The number of job openings in the U.S. reached a new record high of 6.7 million on the last business day of April, the Bureau of Labor Statistics (BLS) said. When the Labor Department (DOL) began tracking job openings in December 2000, the number of unemployed persons per job opening was a seasonally-adjusted 2.6%.
It’s now just 0.9%, an all-time low.
The job openings rate was 4.3% in April and the number of job openings was little changed for total private and for government. Hires and separations were little changed at 5.6 million and 5.4 million, respectively.
The hires rate was 3.8%. For separations, the quits rate was unchanged at 2.3% and the layoffs and discharges rate increased to 1.2%. Over the 12 months ending in April, hires totaled 66.1 million and separations were 63.7 million, for a net employment gain of 2.4 million.
Job openings increased in durable goods manufacturing (+33,000) and information (+26,000), but decreased in finance and insurance (-84,000).
Meanwhile, the Employment Situation in May, commonly referred to as the monthly jobs report, found the U.S. unemployment rate ticked down to 3.8%, the lowest since April 2000. That’s also a match for the lowest rate in half a century.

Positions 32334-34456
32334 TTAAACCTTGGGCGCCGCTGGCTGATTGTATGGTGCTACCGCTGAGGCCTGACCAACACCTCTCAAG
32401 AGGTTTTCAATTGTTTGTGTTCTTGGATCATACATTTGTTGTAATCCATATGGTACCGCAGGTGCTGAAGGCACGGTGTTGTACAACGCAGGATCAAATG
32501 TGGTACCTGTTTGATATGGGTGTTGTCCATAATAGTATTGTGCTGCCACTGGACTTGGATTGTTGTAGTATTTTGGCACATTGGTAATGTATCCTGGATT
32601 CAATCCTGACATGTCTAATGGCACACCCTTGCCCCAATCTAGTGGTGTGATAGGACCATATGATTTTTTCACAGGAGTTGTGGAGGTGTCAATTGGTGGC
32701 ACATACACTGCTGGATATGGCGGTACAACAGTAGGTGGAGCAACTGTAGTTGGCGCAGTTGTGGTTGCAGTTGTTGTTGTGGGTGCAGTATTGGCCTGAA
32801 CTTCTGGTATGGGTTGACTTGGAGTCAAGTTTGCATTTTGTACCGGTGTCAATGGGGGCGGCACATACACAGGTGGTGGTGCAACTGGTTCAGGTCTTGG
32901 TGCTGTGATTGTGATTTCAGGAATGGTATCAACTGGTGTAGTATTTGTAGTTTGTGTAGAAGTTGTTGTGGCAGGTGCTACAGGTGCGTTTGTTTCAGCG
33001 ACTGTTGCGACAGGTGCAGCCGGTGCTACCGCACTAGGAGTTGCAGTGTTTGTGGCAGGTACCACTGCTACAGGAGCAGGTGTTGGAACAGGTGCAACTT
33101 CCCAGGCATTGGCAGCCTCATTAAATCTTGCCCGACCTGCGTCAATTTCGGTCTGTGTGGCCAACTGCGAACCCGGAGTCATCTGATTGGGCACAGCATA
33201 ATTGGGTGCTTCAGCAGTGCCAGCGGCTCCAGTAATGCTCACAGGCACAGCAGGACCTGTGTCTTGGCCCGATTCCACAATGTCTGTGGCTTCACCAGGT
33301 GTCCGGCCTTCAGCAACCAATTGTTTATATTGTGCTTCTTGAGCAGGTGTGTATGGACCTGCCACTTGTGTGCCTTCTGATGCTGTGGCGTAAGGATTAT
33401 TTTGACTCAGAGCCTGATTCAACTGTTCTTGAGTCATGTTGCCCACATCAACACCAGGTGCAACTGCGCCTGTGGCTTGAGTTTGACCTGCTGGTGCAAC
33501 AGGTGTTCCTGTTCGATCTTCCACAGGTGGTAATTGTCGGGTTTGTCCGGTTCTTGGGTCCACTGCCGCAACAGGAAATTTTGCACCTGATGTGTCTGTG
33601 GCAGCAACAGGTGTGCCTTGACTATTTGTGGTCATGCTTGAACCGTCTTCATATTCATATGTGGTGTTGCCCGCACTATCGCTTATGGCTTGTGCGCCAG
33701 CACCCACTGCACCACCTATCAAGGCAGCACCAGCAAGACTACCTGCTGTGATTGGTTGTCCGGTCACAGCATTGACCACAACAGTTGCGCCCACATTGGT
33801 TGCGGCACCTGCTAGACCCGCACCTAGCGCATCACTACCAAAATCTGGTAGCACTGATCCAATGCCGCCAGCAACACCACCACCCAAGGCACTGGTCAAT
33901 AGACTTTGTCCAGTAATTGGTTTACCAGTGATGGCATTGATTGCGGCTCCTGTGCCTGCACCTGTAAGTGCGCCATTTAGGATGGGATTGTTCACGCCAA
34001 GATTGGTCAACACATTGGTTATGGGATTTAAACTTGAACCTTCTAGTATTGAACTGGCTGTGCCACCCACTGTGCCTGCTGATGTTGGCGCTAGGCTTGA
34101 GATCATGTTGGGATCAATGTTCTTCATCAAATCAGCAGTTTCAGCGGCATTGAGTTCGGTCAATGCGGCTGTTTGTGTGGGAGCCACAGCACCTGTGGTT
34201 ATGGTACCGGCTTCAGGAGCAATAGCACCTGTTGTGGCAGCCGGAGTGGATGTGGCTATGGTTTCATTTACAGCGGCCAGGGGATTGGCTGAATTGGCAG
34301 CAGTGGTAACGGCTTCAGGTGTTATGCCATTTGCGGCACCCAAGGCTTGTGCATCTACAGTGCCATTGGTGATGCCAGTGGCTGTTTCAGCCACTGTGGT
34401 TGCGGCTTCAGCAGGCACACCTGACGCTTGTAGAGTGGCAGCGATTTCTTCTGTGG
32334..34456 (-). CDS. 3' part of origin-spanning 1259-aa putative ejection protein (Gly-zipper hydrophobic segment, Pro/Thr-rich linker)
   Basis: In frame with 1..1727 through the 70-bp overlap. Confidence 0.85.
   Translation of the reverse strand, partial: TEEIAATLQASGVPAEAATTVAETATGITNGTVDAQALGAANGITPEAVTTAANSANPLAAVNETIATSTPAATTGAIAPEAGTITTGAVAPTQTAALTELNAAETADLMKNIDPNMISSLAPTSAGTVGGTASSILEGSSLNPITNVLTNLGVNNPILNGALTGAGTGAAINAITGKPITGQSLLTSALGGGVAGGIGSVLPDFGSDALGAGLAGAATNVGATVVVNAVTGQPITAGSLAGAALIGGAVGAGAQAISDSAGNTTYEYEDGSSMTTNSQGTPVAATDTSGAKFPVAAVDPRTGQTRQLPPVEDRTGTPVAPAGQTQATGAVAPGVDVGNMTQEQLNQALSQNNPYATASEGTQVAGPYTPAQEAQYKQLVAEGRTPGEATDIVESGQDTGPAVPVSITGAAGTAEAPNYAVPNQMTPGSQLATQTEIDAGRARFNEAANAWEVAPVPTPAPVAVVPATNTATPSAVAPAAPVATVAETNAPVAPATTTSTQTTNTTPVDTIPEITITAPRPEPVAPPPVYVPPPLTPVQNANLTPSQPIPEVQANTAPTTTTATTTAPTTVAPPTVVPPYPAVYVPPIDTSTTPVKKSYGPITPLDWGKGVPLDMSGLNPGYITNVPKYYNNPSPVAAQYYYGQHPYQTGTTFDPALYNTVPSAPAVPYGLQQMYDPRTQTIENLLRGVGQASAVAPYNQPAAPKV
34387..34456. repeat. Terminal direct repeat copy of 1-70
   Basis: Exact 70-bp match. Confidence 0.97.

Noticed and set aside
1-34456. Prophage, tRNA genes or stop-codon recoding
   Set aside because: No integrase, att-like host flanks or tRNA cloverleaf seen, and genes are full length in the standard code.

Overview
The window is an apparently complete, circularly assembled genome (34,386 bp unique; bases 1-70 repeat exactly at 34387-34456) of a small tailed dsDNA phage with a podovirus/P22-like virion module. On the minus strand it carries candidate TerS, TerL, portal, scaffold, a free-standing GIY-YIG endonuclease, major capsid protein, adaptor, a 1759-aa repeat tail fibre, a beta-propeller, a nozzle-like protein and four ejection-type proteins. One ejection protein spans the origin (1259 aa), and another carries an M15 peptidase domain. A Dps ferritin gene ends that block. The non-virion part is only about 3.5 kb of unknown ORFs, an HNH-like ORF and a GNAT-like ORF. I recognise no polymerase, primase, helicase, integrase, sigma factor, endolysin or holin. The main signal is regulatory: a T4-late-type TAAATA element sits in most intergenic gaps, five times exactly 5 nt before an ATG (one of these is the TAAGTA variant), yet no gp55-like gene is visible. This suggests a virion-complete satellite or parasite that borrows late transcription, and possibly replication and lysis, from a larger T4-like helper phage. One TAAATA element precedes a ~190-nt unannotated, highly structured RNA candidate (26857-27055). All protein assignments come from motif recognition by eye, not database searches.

The U-6, which includes all persons marginally attached to the labor force plus total employed part time for economic reasons, has fallen from 8.4% since May 2017 to 7.6%. The unemployment rate for blacks and Hispanics are all at all-time record lows.
Survey data indicate that Americans are feeling the economic recovery ramp up under the Trump Administration. Americans are much more optimistic about the labor market.
A recent Rasmussen Reports found 68% of Americans believe it’s “possible for anyone who really wants to work to find a job” in the current environment, the highest number ever since tracking began in January 2009.
Fifty-eight percent (58%) say it’s “possible for just about anyone in the United States to work their way out of poverty,” also the highest since tracking began in January 2009.